By Lekan Otufodunrin and Obed Minchakpu
Until last Sunday, Christmas Day, St. Theresa’s Catholic Church on the outskirts of Nigeria’s capital city, Abuja, was just one of many branches of Christianity in the country.
An early morning suicide bomb attack by Islamic extremist group Boko Haram that left at least 45 people dead and 73 others injured, however, has turned the ruins in Madalla, Niger state into a national mourning site. Christian leaders and government officials have arrived to confirm the extent of human and material damage, but four days after the attack, church leaders were still trying to determine a final death toll. Three of the 45 confirmed dead were policemen on guard duty at the time of the attack, and most of the rest were parishioners.
While some church members have stayed away from mass at the remnant building, and other area worship centers are empty, others continue to attend St. Theresa’s.
“The shock of the incident has been very traumatic for the people who were at the scene, and it is going to be difficult for them to recover from it – we are all still mourning,” the Rev. Joseph Akor, director of communication of the Minna Diocese, told Compass. “The worshipers have cause to be afraid after an incident like this, but they are strengthened by the blood of the martyrs and have not relented in attending daily Mass.”
The Very Rev. Isaac Achi of St. Theresa’s today said that 73 people were receiving hospital treatment. The Rev. Musa Dada of the Niger state chapter of the Christian Association of Nigeria (CAN) said that of those hurt in the blast, 50 were seriously injured. On the same day as the Madalla attack, Boko Haram also detonated bombs at Mountain of Fire and Miracles Church in Jos, Plateau state, though no one was killed until a policeman who later confronted the assailants was shot. A bomb also exploded at a church in Gadaka, Yobe state, where several people reportedly were wounded.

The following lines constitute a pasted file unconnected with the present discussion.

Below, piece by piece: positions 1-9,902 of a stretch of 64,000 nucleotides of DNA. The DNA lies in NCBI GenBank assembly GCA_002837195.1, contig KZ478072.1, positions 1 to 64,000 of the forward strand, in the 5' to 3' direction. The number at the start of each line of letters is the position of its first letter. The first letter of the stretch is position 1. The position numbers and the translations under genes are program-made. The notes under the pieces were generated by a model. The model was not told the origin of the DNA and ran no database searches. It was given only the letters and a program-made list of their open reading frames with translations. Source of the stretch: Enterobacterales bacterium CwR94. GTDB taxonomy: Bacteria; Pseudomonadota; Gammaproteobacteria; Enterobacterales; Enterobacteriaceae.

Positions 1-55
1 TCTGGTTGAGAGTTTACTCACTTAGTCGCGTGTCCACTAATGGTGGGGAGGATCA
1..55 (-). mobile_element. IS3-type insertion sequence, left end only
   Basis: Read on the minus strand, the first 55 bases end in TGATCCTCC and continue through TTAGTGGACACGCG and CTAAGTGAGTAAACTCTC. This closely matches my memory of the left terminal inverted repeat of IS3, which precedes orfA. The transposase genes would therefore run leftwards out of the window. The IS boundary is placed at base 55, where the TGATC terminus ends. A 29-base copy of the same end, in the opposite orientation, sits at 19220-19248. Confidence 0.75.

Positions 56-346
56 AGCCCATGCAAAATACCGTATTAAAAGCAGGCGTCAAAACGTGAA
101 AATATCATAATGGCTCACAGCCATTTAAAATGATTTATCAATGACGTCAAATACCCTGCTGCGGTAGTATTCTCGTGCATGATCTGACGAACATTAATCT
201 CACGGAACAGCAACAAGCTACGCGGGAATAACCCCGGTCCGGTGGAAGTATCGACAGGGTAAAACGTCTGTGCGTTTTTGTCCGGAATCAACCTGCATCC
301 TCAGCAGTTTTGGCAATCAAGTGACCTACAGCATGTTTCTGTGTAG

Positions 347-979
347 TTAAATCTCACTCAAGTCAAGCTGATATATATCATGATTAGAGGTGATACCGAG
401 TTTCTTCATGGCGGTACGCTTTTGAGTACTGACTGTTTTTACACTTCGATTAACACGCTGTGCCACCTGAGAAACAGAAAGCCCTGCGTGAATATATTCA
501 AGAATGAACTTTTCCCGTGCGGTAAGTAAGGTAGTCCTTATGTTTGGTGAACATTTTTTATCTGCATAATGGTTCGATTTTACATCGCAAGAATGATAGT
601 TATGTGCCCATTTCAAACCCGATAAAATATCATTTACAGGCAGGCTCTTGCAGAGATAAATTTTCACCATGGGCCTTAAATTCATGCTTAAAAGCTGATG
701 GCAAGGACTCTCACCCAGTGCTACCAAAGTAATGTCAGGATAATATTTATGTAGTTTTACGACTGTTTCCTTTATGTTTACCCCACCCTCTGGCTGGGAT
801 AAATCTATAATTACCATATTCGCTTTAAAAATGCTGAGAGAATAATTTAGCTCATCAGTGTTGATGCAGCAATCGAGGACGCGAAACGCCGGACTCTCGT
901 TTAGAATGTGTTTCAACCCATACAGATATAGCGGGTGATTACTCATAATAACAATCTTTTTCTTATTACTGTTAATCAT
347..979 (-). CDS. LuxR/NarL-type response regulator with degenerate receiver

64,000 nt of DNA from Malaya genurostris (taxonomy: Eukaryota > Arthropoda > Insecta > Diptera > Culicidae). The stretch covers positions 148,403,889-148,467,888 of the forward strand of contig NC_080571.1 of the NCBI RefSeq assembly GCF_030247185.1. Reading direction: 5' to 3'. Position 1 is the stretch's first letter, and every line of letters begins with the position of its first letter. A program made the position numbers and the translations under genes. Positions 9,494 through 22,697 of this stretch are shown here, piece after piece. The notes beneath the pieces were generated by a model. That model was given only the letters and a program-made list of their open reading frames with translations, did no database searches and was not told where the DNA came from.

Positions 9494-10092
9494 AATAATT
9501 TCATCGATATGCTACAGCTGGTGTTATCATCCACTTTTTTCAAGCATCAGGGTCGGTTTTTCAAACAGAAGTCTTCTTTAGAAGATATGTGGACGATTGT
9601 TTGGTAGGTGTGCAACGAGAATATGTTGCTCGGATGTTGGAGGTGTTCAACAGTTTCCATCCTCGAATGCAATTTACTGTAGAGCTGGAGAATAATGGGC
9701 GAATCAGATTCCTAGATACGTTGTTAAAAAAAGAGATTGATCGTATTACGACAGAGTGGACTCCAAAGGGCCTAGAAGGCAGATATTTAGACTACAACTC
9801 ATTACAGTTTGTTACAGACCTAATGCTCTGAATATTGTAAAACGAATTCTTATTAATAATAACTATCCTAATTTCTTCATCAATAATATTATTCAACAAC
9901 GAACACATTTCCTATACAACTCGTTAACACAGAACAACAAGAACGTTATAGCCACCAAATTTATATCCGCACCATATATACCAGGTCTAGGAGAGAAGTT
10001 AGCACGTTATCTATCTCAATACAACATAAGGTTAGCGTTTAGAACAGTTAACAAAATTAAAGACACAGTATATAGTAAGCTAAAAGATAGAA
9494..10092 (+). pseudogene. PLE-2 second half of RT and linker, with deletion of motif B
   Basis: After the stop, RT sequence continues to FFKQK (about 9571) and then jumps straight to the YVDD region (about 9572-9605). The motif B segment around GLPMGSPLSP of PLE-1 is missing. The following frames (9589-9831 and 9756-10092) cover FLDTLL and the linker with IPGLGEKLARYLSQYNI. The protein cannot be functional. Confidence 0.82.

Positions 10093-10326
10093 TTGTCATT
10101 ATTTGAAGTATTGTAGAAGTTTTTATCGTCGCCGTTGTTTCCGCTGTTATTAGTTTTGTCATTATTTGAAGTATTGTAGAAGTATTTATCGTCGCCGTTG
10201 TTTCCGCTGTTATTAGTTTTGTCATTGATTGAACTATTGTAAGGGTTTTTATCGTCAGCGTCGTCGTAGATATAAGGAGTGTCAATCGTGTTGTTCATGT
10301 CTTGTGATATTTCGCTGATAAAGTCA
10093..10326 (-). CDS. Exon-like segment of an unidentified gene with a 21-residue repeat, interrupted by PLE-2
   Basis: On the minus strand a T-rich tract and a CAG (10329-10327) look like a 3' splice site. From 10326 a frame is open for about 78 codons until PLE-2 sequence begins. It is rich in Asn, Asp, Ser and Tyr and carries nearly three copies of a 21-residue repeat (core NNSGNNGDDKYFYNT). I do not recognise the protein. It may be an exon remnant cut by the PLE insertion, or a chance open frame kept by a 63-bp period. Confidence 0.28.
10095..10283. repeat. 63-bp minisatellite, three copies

Akor of the Minna Diocese told Compass that the church was doing everything possible to aid survivors, including those injured and those who lost relatives.
“Many of those who are directly affected can’t still comprehend what happened and why this kind of thing should happen,” he said. “They went to church and didn’t bargain for this kind of thing to happen. It is indeed a trial of our faith but, as in situations like this, we have no choice but to keep praying more.”
A widow who is a member of the church came into the damaged building this morning wailing over the death of her only son. Another woman lost her husband and all their children in the attack. A small girl lost her parents.
The Rev. Isaac Achi decried the loss the church has incurred, telling media this week how the bomb blast cast the body of a 9-year-old child onto the roof of a nearby Anglican church building.
“What happened is very sad,” Achi reportedly said. “Many innocent persons have been killed in this unprovoked attack on our church.”
Recalling how the attack was carried out, church member Joseph Chukwumeka reportedly said the congregation was filing out at the time.
“As members were approaching the frontage of the church, we heard two deadly explosions and most people went blank,” he told news media. “We ran helter-skelter, first of all to save ourselves before we recovered for a rescue operation.”
The 73 injured parishioners were receiving treatment in 12 hospitals in Abuja and in Niger state, church leaders told Compass. The hospitals are the State House Clinic; the National Hospital; Gwagwalada Specialist Hospital; Suleja General Hospital; Major Hospital, Kwamba; Delight Hospital, Suleja; Suzan Hospital, Suleja; Daughters of Charity Hospital, Kubwa; Diamond Crest Hospital, Zuba; Solace Hospital, Suleja; Lucas Hospital, Madalla; and Kubwa General Hospital.